This isn’t meant to imply these locations are prohibited under all circumstances as we realize that would run afoul of Federal and State law. It does mean that approval for disfavored residential neighborhood sites require that the carrier show the location is needed to prevent an effective prohibition of service.
We have surveyed existing wireless facilities throughout the city. In virtually every case, approved sites have been located within institutions, commercial districts, along city arterial or collector roads, or hidden from site on access roads that don’t accommodate public travel. It’s plainly evident the city has a long history and clear pattern of actively encouraging wireless facility placement outside of residential neighborhoods. We consider this de-facto policy completely in-line with the city’s regulatory behavior in neighborhoods. Insisting the carrier’s continue this policy is well within the law under both the Telecommunications Act and Public Utility Code 7901 and 7901.1. Instead the city appears to have abandoned this policy without resistance, without public discussion, without consultation with neighborhood associations, and without discussion with affected homeowners. This unilateral decision causes homeowners harm and degrades the quality of life for all neighborhood residents.
Other cities have not so readily relinquished this regulatory power. Rancho Palos Verdes recently passed a comprehensive wireless ordinance modeled after that of other cities that specifically codified this power (attached as an appendix). RPV’s ordinance explicitly states wireless sites on local streets are disfavored and placement requires the finding that denial would result in an effective prohibition of service. The ordinance further requires specific steps and analysis the carrier must provide to demonstrate this effective prohibition. RPV adopted the ordinance once it became evident that highly intrusive wireless facilities were planned for every neighborhood in their city.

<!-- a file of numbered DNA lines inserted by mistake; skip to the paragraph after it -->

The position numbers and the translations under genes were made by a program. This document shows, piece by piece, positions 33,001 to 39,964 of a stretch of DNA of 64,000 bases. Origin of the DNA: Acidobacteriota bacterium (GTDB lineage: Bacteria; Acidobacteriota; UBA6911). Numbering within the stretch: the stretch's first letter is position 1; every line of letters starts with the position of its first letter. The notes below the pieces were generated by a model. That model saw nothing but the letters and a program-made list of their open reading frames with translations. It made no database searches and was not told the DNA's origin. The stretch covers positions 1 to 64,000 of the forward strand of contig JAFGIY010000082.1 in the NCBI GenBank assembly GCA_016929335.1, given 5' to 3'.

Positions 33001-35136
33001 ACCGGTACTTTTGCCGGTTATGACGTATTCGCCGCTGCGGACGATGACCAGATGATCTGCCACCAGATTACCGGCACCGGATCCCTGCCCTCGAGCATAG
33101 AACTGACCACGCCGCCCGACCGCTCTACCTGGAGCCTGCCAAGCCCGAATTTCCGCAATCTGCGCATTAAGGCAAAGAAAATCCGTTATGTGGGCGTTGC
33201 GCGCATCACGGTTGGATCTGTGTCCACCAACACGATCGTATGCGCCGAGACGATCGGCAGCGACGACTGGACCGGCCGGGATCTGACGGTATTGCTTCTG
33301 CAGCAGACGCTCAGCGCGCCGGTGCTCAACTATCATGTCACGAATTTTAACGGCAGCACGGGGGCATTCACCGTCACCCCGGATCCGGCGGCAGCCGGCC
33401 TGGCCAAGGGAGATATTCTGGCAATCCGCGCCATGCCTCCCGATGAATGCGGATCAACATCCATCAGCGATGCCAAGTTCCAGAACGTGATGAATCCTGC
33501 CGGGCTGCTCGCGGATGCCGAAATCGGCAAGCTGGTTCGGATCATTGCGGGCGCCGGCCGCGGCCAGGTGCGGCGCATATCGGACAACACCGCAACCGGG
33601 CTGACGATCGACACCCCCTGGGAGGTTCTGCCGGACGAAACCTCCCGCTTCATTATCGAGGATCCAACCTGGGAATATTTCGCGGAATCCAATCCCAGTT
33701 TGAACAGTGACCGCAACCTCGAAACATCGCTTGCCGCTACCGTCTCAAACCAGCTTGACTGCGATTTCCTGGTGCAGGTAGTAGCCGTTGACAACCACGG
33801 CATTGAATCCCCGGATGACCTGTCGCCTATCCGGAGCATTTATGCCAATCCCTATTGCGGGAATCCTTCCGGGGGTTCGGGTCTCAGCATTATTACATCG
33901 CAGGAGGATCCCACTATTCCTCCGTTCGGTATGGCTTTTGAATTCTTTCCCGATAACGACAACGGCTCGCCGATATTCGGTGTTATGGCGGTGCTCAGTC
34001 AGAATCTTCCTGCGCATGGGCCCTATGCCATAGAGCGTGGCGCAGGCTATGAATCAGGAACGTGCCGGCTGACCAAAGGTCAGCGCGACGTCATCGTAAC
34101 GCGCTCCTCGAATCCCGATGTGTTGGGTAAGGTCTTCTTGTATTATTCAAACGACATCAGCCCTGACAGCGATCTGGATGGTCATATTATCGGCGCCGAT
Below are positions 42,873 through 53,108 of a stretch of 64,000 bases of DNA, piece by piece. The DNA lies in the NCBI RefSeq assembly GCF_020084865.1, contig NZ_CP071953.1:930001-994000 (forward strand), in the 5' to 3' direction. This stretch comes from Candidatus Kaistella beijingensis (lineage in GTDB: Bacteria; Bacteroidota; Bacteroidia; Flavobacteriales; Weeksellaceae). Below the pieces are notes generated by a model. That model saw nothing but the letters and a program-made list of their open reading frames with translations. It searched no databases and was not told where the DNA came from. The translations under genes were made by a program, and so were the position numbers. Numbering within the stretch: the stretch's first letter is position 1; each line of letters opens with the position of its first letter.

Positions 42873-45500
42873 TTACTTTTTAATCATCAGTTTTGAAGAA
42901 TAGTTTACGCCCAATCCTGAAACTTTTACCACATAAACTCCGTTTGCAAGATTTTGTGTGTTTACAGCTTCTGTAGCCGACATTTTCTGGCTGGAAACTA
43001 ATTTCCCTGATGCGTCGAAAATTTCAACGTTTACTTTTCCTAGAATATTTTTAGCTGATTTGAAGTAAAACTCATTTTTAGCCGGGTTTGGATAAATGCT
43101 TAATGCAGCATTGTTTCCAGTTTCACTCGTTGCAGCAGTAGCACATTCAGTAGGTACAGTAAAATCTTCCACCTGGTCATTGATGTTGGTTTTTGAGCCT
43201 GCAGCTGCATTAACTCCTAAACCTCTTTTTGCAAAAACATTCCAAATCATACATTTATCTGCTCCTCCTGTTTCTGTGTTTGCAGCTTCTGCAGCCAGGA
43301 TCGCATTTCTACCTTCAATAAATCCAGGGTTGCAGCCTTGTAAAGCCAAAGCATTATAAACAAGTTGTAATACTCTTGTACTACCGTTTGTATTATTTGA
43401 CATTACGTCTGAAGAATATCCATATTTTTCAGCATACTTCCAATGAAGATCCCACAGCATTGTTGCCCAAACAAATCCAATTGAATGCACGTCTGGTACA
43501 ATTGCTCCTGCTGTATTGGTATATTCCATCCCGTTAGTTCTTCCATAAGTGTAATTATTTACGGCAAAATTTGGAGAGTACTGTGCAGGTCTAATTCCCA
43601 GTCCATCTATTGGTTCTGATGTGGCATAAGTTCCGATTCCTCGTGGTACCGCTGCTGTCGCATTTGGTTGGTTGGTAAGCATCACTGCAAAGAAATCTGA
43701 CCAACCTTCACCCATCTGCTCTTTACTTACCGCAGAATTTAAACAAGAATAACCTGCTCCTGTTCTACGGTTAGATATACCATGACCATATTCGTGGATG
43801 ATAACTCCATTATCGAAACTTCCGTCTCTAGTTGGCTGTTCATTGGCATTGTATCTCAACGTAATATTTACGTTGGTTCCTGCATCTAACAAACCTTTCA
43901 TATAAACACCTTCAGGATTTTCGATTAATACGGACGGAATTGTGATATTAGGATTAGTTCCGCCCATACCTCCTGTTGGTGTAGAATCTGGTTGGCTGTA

We strongly contend that PVE’s past and present regulatory behavior with our neighborhoods, coupled with the de-facto policy of encouraging wireless sites outside of residential neighborhoods, has already established the precedent that these sites are disfavored on local streets. Therefore, regulatory action would be entirely consistent with past behavior and codified language such as RPV’s is not required to exercise this power. However, PVE could further strengthen its position by immediately adopting such language, either through administrative action or City Council declaration.
In closing, we contend the city prematurely abrogated its right and obligation to regulate placement of these sites on local streets. This action will cause affected residents harm. Although not discussed here, our previous correspondence also discussed how the applicant failed to comply with the city’s wireless application process. This will also cause residents harm and will be the subject of future correspondence.
We look forward to your response.